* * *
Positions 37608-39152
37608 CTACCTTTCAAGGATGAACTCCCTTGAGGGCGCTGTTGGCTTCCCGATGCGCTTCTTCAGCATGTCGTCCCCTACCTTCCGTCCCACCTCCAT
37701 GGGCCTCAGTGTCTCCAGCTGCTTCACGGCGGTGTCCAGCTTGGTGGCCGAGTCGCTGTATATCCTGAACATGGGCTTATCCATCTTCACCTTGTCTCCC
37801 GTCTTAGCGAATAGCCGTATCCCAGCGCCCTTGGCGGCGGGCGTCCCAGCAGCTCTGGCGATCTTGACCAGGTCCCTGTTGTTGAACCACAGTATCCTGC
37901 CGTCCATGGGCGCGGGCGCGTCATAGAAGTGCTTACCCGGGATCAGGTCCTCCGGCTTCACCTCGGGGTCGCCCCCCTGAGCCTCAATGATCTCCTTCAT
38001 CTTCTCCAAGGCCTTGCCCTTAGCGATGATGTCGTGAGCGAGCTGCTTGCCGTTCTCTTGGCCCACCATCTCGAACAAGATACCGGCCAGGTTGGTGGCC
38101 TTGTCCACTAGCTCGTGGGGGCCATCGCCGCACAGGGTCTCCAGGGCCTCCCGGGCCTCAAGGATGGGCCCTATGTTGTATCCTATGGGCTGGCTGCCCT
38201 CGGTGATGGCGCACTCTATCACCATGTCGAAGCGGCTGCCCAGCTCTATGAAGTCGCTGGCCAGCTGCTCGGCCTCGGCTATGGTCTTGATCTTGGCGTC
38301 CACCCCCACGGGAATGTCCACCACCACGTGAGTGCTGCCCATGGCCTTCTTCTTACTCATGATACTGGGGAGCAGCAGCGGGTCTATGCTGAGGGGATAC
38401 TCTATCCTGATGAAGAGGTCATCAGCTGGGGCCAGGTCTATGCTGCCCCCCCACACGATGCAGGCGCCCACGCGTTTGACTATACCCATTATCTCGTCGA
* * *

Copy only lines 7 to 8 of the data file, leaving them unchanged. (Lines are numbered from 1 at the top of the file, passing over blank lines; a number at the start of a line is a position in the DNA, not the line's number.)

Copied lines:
38101 TTGTCCACTAGCTCGTGGGGGCCATCGCCGCACAGGGTCTCCAGGGCCTCCCGGGCCTCAAGGATGGGCCCTATGTTGTATCCTATGGGCTGGCTGCCCT
38201 CGGTGATGGCGCACTCTATCACCATGTCGAAGCGGCTGCCCAGCTCTATGAAGTCGCTGGCCAGCTGCTCGGCCTCGGCTATGGTCTTGATCTTGGCGTC